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Last Updated: Tuesday, 30 March, 2004, 14:19 GMT 15:19 UK
ATP on the rack
By Tom Fordyce

Greg Rusedski celebrates
Rusedski has successfully cleared his name

The not guilty verdict on Greg Rusedski may have been great news for the player, but it has left men's tennis in crisis.

The governing body of the men's game, the Association of Tennis Professionals, faces its nightmare scenario: the world's top players keep testing positive for banned drugs, and it does not have the faintest idea why.

When the steroid nandrolone was first found in the urine samples of seven players between 2002 and 2003, the ATP let them off on the basis that it was unable to prove that the nandrolone had not come from supplements given out by its own trainers.

Now it appears increasingly likely that the contaminated supplements theory may have been flawed.

Since the point in May last year when the ATP says it instructed its trainers to stop giving out the electrolyte tablets under suspicion, not only has Rusedski tested positive but another 21 other players have shown low-level trace readings of nandrolone or its precursors - in 2004 alone.

None of the 21 had a sufficiently high reading to trigger disciplinary action, but the question remains the same - if those tablets were no longer being given out, just what is causing all the positive tests?


The ATP's trainers were understood to be furious after being made scapegoats last year. The World Anti-Doping Agency also questioned the validity of that explanation.

Forty-three other players showed low-level readings of nandrolone before the start of this year. That makes it a near-epidemic of nandrolone in the men's game.

No-one seriously believes that all players involved were deliberately taking steroids. So where have all the tests come from?

The ATP has pledged to "re-double efforts to identify the cause of these test results", and has recruited two new experts to help with the ongoing investigation.

Mark Miles of the ATP at a news conference
The ATP's Mark Miles faces an uncomfortable month

It needs to find a plausible answer - and fast.

Tennis has to appear to be a clean sport to convince the general public to take it seriously.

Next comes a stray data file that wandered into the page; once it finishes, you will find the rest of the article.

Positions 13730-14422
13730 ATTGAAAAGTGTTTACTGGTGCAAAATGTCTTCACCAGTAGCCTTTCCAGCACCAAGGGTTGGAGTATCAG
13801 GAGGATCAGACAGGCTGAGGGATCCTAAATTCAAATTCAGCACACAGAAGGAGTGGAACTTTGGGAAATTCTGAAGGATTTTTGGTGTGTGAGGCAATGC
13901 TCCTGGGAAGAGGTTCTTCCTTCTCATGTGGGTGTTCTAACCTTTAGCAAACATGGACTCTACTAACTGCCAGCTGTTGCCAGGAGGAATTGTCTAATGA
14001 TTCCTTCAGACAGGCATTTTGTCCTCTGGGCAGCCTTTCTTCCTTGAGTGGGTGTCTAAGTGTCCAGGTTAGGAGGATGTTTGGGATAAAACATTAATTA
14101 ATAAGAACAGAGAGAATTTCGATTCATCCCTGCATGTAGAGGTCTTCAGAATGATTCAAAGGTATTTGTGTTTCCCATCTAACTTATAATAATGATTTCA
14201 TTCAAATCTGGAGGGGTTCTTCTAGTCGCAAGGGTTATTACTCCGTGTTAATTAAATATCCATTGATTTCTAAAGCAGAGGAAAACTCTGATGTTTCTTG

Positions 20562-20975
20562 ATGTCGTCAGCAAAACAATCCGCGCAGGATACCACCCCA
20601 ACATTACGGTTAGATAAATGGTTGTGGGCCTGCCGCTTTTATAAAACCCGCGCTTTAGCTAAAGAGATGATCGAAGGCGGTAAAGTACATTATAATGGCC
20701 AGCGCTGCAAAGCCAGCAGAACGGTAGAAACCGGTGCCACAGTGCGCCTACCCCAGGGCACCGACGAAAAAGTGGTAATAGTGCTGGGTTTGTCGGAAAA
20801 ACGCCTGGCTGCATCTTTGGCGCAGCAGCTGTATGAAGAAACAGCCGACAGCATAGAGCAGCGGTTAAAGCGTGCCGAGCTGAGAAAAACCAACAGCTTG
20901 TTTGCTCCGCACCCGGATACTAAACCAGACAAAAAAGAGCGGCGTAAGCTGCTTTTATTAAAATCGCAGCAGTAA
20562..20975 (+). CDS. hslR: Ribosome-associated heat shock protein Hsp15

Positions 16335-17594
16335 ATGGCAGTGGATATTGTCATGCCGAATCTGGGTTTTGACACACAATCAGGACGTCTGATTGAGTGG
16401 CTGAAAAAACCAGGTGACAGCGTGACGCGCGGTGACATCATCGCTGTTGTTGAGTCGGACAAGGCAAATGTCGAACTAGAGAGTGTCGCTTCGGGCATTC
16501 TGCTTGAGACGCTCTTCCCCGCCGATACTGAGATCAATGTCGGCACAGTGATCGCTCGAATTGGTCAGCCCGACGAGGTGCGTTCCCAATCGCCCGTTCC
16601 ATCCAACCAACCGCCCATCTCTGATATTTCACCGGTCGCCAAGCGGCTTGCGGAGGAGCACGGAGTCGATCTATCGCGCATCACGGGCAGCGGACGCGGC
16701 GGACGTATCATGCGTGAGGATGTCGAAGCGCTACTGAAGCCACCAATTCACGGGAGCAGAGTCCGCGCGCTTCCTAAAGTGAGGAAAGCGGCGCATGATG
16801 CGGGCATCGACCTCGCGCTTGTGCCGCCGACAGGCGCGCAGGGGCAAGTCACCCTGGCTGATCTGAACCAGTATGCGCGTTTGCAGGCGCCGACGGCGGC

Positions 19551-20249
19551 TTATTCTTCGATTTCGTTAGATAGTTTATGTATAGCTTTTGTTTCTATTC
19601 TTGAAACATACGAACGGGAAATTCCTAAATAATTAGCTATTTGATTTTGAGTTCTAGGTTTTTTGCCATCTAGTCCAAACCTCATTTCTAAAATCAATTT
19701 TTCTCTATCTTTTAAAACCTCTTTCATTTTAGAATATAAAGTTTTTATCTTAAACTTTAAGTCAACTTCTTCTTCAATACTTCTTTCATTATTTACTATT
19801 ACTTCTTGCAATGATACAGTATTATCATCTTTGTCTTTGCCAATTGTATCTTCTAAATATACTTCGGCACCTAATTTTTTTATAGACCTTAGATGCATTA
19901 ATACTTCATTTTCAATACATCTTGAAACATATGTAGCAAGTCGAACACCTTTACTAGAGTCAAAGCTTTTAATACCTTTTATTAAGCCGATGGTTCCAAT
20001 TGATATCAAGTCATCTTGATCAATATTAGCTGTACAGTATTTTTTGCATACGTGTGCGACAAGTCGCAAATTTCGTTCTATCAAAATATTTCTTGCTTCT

Its testing programme is rigorous - Wimbledon champion Roger Federer was dope-tested more than 20 times last year - but all that counts for nothing with the public if all anyone hears is of unexplained scandals involving great swathes of players.

Just as embarrassing for Mark Miles, the ATP chief executive, was the direct criticism implied by the tribunal which heard Rusedski's case.

"The tribunal concluded that he (Rusedski) should have received personal notification of the risk of taking an electrolyte supplement previously distributed by ATP trainers, and that the ATP notices posted in the player newsletters, player intranet website and locker rooms were not adequate," admitted Miles on Wednesday.

Pressing task

The ATP also needs to deal with the problem of what exactly it is safe for its players to take after matches.

Many of the world's top 100 are deeply concerned about being forced to play long games in hot conditions without recourse to multi-vitamins, salts and carbohydrate drinks.

It has set up a task force chaired by former top 10 player Jan Leschly and including Tim Henman and Andre Agassi to look into the problem, but the continuing positive tests make that an even more pressing task.

The ATP may also face the possibility of legal action from Rusedski, whose reputation has been dragged through the mud since news broke in January of his positive test.

It could argue that it was the player, and not they themselves, who released details of his test - but as Rusedski has been cleared on the basis that the ATP could not prove that it was not responsible for his positive reading in the first instance, they would be fighting from a weak position.

The events of the past two years have left the ATP open to ridicule. Rusedski may wish to put this whole mess behind him, but there are too many questions left unanswered for the ATP to do the same.

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